How to decode Echostar receiver serial numbers

Echostar Knowledge Base
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I was told by a Dish engineer that the change was made in the manufacturing line at some time in early November.

If that's true, then it's a simple matter to avoid the jaggies. A DISH unit's date of manufacture is hidden in the receiver's serial number. (Not the “R00...” number- DISH calls that the “CAID”, or Conditional Access ID.) The number that DOESN'T appear on the info screen- the combination of letters and numbers which appear on the receiver's boilerplate (the sticker near the power cord)- is the “serial number”. A 4700 is numbered R(p)(b)CU(y)(nnnnn)(m), where...

p=manufacturing plant- probably unimportant here

b=“brand”- probably also unimportant here, but AFAICT, E=“Echostar”, T=“HTS” (Houston Tracker), P=“Philips”, etc.

y=year code. G=97, H=98, J=99, K=00. (Note they skipped “I”.)

nnnnn=serial number, sequential starting from 00001 each month.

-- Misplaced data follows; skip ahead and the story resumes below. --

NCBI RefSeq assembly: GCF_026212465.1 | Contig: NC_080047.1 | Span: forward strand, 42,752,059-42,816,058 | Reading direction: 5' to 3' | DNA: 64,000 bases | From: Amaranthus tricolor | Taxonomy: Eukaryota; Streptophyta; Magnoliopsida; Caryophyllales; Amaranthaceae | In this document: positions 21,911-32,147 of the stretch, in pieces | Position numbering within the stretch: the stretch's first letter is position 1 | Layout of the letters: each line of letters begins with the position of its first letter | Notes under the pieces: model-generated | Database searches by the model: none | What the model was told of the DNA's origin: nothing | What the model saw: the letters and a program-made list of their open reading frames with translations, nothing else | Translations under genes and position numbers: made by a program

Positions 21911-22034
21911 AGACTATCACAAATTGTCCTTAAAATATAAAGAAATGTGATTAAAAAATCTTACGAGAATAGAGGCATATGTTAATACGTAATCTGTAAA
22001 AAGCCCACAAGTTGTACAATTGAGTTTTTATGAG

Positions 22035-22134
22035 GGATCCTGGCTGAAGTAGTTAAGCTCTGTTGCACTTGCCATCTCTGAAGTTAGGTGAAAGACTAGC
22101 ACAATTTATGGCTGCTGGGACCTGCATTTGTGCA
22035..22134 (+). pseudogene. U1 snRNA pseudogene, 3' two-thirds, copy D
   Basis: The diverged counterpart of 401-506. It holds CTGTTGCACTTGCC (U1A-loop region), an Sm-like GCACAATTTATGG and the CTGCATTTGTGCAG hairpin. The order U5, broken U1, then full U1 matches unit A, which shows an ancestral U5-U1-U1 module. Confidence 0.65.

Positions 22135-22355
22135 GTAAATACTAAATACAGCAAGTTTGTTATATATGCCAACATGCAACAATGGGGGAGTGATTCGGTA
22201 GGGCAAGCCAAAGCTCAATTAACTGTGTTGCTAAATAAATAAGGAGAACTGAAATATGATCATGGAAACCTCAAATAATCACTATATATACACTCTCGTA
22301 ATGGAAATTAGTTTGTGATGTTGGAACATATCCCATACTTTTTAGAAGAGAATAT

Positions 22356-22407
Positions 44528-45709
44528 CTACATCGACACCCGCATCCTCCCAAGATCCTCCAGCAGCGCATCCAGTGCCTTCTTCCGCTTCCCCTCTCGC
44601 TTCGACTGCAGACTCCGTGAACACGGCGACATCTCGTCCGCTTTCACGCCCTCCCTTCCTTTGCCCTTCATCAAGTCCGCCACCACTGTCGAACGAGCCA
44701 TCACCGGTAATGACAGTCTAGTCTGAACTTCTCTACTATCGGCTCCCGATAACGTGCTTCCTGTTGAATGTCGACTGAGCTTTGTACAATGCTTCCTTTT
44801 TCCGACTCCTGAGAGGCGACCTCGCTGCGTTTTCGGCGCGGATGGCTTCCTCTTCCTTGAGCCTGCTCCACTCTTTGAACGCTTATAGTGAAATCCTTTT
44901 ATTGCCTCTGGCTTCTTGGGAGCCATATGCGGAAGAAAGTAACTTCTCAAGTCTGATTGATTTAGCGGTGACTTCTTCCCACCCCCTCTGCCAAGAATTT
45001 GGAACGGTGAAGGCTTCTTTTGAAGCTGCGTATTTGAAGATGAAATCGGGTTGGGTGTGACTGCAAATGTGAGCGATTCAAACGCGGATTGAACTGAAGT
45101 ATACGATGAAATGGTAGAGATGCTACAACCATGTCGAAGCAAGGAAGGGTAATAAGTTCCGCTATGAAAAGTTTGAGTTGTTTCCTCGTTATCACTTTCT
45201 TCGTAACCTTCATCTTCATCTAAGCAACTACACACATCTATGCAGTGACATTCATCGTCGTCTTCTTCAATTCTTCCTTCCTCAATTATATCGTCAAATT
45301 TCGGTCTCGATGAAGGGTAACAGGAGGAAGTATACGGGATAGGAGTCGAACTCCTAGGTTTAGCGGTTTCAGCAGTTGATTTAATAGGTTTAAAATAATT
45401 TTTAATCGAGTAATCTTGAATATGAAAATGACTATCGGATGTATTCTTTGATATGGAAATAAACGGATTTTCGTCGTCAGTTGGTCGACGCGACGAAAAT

m=month. A=Jan, B=Feb, etc. etc. etc. (They skip “I” here as well. I suppose it would look like a “1”, so Sep=J, through Dec=M.)

So ANY CUKnnnnnm should be fine, (built in 2000) as well as CUJnnnnnM (Dec. 99). If the change was early in November, then MOST CUJnnnnnL should be jaggy free, but avoiding those might be prudent.

For those who care, the “CU” also indicates information. “C” indicates generation: in this case, 3rd generation, as opposed to “A” (2000s) or “B” (3000, 4000, 5000, etc. Interesting to note here that DISHPlayers are B's!)

The “U” indicates model. “U” is probably for UHF, since the 3000 was a “BI”
(IR only) and 4000 (like the 4700, also UHF) was a “BU”. (In the interest of semi-completeness, BN is a 1000, AB is a 2000, BT is a 5K, CL is a 2700, CM is a 3700, CN is a 3800, BW is a 7100 and BP is a 7200. (It will be interesting to see if 3900s and 4900s get new letters, or if they keep 3800 and 4700 serial numbers.)

While you are still bored, the “R” the serial # starts with seems to be for a “new” receiver- “W” and “S” have shown up on refurbs, but I don't know what differentiates a W from an S.